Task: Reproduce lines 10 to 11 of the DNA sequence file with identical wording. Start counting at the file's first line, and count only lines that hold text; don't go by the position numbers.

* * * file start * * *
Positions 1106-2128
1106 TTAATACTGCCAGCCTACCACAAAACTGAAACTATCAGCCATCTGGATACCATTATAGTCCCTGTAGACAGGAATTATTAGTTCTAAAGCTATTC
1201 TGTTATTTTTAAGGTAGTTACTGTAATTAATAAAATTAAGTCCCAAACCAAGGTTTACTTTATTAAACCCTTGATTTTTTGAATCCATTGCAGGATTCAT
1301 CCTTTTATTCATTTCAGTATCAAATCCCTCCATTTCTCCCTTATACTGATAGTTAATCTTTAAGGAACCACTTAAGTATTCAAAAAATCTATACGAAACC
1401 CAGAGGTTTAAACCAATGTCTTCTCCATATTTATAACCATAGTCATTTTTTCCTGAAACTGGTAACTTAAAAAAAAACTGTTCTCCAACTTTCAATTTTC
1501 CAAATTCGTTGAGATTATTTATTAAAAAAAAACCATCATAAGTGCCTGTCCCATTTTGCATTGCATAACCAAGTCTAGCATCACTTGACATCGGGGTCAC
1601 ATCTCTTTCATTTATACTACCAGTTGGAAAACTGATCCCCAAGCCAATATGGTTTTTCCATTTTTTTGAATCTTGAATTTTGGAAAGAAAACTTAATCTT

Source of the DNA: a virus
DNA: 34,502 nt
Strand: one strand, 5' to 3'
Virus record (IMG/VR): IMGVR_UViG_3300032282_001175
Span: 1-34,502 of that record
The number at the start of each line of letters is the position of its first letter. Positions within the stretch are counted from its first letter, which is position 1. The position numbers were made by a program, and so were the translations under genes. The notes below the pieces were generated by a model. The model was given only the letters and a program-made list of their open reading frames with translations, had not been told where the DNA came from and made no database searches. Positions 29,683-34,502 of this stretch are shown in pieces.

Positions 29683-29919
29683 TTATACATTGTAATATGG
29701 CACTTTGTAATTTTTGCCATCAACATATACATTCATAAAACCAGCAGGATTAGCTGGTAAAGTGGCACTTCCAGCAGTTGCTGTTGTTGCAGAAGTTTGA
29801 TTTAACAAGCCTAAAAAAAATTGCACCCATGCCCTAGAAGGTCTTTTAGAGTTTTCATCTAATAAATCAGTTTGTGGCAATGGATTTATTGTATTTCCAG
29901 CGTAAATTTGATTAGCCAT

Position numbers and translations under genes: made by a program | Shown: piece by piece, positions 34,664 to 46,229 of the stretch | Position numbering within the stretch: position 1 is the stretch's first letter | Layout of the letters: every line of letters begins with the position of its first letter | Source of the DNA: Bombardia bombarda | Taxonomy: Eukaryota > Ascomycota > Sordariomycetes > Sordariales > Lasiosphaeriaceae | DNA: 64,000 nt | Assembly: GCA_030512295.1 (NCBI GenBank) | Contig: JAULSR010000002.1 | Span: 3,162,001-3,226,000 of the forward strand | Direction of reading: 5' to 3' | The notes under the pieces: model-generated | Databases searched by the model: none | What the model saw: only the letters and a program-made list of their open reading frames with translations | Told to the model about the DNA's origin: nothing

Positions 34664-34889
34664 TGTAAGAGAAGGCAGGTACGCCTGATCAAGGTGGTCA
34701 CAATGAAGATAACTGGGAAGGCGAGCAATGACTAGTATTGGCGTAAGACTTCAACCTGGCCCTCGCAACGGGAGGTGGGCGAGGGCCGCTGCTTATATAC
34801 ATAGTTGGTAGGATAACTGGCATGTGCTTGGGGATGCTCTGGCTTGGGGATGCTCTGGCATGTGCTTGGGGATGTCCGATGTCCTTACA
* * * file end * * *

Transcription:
Strand: one strand, 5' to 3'
Virus record (IMG/VR): IMGVR_UViG_3300032282_001175